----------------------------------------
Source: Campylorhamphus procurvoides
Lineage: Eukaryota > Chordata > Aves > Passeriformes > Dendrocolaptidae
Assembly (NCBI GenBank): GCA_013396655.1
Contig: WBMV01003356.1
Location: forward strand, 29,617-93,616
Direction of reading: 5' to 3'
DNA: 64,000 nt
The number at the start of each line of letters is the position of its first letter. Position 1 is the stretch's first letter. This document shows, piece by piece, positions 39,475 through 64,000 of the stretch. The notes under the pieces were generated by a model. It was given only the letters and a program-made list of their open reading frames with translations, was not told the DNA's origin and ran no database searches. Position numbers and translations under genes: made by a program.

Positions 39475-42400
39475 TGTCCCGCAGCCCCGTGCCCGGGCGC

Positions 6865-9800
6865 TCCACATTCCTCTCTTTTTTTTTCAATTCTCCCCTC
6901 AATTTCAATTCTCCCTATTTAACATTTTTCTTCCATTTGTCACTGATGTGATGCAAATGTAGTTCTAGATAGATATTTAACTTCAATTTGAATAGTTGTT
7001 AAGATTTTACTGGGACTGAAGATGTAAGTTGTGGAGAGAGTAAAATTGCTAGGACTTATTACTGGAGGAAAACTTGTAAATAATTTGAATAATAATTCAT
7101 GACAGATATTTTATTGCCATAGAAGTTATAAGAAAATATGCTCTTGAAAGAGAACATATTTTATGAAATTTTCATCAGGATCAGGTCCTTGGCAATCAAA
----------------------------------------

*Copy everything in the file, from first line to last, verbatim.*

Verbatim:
Source: Campylorhamphus procurvoides
Lineage: Eukaryota > Chordata > Aves > Passeriformes > Dendrocolaptidae
Assembly (NCBI GenBank): GCA_013396655.1
Contig: WBMV01003356.1
Location: forward strand, 29,617-93,616
Direction of reading: 5' to 3'
DNA: 64,000 nt
The number at the start of each line of letters is the position of its first letter. Position 1 is the stretch's first letter. This document shows, piece by piece, positions 39,475 through 64,000 of the stretch. The notes under the pieces were generated by a model. It was given only the letters and a program-made list of their open reading frames with translations, was not told the DNA's origin and ran no database searches. Position numbers and translations under genes: made by a program.

Positions 39475-42400
39475 TGTCCCGCAGCCCCGTGCCCGGGCGC

Positions 6865-9800
6865 TCCACATTCCTCTCTTTTTTTTTCAATTCTCCCCTC
6901 AATTTCAATTCTCCCTATTTAACATTTTTCTTCCATTTGTCACTGATGTGATGCAAATGTAGTTCTAGATAGATATTTAACTTCAATTTGAATAGTTGTT
7001 AAGATTTTACTGGGACTGAAGATGTAAGTTGTGGAGAGAGTAAAATTGCTAGGACTTATTACTGGAGGAAAACTTGTAAATAATTTGAATAATAATTCAT
7101 GACAGATATTTTATTGCCATAGAAGTTATAAGAAAATATGCTCTTGAAAGAGAACATATTTTATGAAATTTTCATCAGGATCAGGTCCTTGGCAATCAAA